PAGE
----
• Review: "Sala’s work is like a fusion of Hergé and Charles Addams, yielding a simple, cartoon-like style that makes his moments of gothic horror all the more disturbing. ...[The Hidden] is a beautifully pulpy and incredibly imaginative book that gives a fresh spin on a well-used set-up." – Publishers Weekly
• Review/Interview:SF Weekly's Casey Burchby, who says "Richard Sala's new full color graphic novel, The Hidden, fuses two classic horror tropes — the story of Frankenstein's monster, and the ever-popular zombie apocalypse — into a new form that is surprisingly free of cliché and enriched with a strange sensitivity, owing far more to the classic horror literature of the 19th and early 20th centuries than it does to more contemporary EC horror comics, slasher flicks, or Stephen King," talks to Sala, who says "...as I began to write the book, elements of it started to seem oddly autobiographical — on some kind of psychological level, that is — and I realized the story had become less about Frankenstein specifically and more about the act of creation and its consequences."
• Review: "This French artist's unabashedly campy tribute to Jules Verne's proto-steampunk adventure yarns [The Arctic Marauder] is all about the art — spectacularly composed black-and-white evocations of arctic landscapes and Victorian contraptions.... Tardi has drawn a tribute to a venerable genre that partakes of its wonders while poking gentle fun at its preposterous twists and turns. The result is pure fun." – Laura Miller, "The Best New Graphic Novels," Salon
• Review: "Ryan’s line work is at its best in some parts of this volume, showing the ability to continually come up with inventive weird visuals. The first half of the book is nothing but new forms of violence and strange creatures that become different strange creatures. Every page brings a new visual that you will never, ever be able to forget. The second half shows off more minimalist compositions, giving the book an interesting asymmetry. The only bad thing about Prison Pit Book 3 coming out is that it will be another year until Book 4 is released, especially with the cliffhanger that this volume ends on." – Chad Nevett, Comic Book Resources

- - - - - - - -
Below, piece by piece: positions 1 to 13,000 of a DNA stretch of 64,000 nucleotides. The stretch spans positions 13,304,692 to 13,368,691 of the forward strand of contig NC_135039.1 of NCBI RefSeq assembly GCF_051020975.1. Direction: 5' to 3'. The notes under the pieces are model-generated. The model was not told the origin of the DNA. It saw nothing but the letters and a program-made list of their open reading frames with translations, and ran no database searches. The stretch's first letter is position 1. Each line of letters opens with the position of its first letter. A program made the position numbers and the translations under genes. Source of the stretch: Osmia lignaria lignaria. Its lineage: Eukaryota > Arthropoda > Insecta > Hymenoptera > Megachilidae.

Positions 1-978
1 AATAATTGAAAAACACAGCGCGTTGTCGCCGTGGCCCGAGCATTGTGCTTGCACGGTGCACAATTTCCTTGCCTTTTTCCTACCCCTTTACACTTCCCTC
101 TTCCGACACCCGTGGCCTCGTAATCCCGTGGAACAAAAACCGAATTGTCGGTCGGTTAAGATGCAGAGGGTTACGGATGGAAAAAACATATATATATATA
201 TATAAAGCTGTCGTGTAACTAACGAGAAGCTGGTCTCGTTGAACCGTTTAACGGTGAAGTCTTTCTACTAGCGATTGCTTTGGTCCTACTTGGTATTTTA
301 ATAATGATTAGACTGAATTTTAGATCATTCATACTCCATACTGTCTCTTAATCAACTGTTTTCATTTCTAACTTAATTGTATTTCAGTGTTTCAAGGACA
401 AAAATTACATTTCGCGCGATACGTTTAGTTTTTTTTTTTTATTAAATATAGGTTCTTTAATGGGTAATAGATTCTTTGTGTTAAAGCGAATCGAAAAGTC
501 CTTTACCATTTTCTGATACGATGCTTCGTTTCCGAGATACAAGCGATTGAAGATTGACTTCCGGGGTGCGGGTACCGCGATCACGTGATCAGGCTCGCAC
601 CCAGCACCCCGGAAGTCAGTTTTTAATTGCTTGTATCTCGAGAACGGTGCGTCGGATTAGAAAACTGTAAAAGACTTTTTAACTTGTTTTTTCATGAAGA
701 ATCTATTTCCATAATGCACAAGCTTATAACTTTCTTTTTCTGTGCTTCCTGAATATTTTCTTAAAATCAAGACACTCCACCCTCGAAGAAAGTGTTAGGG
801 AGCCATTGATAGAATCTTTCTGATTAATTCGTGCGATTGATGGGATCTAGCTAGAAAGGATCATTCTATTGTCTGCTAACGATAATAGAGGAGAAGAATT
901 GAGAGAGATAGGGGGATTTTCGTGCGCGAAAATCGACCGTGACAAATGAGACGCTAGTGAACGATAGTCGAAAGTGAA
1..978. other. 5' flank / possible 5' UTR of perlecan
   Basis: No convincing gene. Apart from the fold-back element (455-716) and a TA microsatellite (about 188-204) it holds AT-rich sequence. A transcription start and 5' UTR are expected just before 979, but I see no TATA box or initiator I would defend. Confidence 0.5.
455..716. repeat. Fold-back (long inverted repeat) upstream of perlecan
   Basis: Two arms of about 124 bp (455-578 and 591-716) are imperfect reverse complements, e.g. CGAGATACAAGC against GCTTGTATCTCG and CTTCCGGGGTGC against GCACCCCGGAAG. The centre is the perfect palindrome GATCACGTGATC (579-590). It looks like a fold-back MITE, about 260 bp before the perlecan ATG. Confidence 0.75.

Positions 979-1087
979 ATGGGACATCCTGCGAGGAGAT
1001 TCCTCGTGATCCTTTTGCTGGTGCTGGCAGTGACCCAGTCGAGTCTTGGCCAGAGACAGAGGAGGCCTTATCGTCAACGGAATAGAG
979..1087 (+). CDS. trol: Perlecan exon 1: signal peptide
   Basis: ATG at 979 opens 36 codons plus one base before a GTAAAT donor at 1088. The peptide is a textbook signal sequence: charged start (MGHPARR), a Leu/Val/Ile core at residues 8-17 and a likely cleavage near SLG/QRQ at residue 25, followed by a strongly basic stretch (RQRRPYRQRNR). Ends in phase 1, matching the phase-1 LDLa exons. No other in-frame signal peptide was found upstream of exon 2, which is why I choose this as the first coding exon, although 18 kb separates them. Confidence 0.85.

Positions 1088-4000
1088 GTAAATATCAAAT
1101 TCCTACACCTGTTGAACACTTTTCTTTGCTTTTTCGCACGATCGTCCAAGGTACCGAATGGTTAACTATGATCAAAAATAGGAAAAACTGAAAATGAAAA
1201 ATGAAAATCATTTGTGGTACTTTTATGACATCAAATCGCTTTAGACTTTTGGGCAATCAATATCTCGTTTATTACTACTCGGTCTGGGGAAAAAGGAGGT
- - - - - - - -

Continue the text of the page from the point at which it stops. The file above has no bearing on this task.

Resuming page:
• Review: "Johhny Ryan’s artwork on Prison Pit could be described as cartoonish, but to be honest it’s better described as looking like the insane doodling of a madman, as found etched upon the walls of his padded cell — I would not be surprised to find out that this book was ghost-written by Charles Manson!... Ryan draws gore like no one else, and his creature designs are the stuff of nightmares — one of the monsters in the latter part of the story makes Cthuhlu look like a character from a children’s story!... Prison Pit: Book 3 is a comic unlike anything you’ve ever read before — the plot is outlandish, and the artwork is violent, bloody, gory, and completely unapologetic in its brutality.... Rating: 10 out of 10" – Edward Kaye, Newsarama
• Commentary:Robot 6's Sean T. Collins comments on the must-read Comics Journal interview with Johnny Ryan: "I’ve spent years enjoying Ryan’s scabrously offensive humor comics like Angry Youth Comix and Blecky Yuckerella, as well as his extravagantly vicious action comic Prison Pit, and I’ve often wondered where his search-and-destroy ethos originated.... Thanks to Pearson and Ryan’s jawdroppingly candid conversation, I finally feel like I understand..., at least a little."